Of course there was time with my mom, brothers and nephews, which is immeasurable in value and I will always treasure. But I think it was deeper than this. My father taking his time, forced me to take my time, reassess my time, and know that I needed to try to make a change. And with some additional soul searching, amazing coaching and many discussions with Deb, I drew these 2 sharp teachings that my father was leaving me with –

  1. You grew up in a pretty amazing place. It’s amazing in new and different ways now, but in many ways still the same. When you were young, you loved and breathed fun, and went by Dave not David. Maybe it’s time to prioritize fun and find Dave again, David will always be there.
  2. I taught you some wonderful lessons. I am glad I was always there for you, and dependable like clock work. And I love that you carry many of these traits and your family and friends can count on you. But don’t be so sure about clocking in every day for someone else. Prioritize your time, and your family. And if you want to try something else, try it now. Don’t wait for tomorrow, live the present, now is all we have.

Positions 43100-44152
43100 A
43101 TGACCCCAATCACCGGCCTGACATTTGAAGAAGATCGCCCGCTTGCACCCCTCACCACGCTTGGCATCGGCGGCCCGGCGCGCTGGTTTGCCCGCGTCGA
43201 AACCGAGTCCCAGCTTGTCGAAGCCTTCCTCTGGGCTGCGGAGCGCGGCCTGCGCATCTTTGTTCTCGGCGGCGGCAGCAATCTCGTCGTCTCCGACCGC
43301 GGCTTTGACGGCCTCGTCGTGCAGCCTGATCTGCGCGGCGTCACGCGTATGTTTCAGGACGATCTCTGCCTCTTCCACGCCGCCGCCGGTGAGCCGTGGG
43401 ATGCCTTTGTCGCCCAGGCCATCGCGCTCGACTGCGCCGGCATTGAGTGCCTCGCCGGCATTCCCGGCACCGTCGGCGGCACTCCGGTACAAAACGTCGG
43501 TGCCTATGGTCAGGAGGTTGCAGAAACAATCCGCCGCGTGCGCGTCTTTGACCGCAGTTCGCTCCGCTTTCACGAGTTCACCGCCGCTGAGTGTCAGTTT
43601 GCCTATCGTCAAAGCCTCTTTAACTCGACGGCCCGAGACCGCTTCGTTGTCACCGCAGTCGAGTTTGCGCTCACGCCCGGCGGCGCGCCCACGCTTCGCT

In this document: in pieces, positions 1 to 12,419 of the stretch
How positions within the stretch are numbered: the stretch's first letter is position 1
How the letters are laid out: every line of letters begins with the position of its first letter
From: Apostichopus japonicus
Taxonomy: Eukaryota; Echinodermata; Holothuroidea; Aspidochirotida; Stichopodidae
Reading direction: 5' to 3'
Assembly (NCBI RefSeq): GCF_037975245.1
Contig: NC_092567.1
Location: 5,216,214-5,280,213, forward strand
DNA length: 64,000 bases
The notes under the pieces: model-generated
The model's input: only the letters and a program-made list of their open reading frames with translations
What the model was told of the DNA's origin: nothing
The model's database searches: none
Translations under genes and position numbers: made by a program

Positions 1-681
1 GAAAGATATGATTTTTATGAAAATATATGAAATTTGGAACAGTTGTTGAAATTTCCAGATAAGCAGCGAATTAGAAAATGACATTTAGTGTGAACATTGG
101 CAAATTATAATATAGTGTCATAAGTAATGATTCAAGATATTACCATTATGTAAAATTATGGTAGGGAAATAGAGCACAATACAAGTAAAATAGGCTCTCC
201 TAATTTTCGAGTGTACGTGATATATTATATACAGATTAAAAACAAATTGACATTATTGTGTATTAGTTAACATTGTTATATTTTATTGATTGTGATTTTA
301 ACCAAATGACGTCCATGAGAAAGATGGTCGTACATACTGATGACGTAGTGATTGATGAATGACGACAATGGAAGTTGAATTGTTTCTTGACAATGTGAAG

So, that brings me to today, and the honor to share this post with you. I left my full time corporate job on April 5th. I am prioritizing my time and my family, and so grateful to be able to work with Deb and our amazing team and partners. And with a year having past since my fathers death, I can breath and take my time getting to Baltimore and back as we lay the grave stone for my father’s unveiling. Let’s connect, I’d love to hear about your life journey, and share more of mine. Sending love, light and laughter! ❤️🙏